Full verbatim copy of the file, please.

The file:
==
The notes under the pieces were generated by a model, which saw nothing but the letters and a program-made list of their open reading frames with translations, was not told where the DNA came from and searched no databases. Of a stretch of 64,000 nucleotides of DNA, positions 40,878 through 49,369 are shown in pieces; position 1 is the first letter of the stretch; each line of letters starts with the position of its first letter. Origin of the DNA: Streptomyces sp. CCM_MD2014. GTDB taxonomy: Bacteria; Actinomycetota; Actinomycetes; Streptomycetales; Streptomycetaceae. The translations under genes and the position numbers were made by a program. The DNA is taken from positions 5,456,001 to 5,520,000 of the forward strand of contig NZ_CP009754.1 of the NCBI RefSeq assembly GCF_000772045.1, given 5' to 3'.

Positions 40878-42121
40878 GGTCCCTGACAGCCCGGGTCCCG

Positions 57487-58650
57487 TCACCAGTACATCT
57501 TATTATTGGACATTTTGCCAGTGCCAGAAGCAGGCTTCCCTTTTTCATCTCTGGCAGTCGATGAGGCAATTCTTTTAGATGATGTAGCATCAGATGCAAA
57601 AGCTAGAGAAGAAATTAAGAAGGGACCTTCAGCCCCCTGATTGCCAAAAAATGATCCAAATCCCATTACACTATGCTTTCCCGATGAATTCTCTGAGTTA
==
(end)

The notes under the pieces were generated by a model, which saw nothing but the letters and a program-made list of their open reading frames with translations, was not told where the DNA came from and searched no databases. Of a stretch of 64,000 nucleotides of DNA, positions 40,878 through 49,369 are shown in pieces; position 1 is the first letter of the stretch; each line of letters starts with the position of its first letter. Origin of the DNA: Streptomyces sp. CCM_MD2014. GTDB taxonomy: Bacteria; Actinomycetota; Actinomycetes; Streptomycetales; Streptomycetaceae. The translations under genes and the position numbers were made by a program. The DNA is taken from positions 5,456,001 to 5,520,000 of the forward strand of contig NZ_CP009754.1 of the NCBI RefSeq assembly GCF_000772045.1, given 5' to 3'.

Positions 40878-42121
40878 GGTCCCTGACAGCCCGGGTCCCG

Positions 57487-58650
57487 TCACCAGTACATCT
57501 TATTATTGGACATTTTGCCAGTGCCAGAAGCAGGCTTCCCTTTTTCATCTCTGGCAGTCGATGAGGCAATTCTTTTAGATGATGTAGCATCAGATGCAAA
57601 AGCTAGAGAAGAAATTAAGAAGGGACCTTCAGCCCCCTGATTGCCAAAAAATGATCCAAATCCCATTACACTATGCTTTCCCGATGAATTCTCTGAGTTA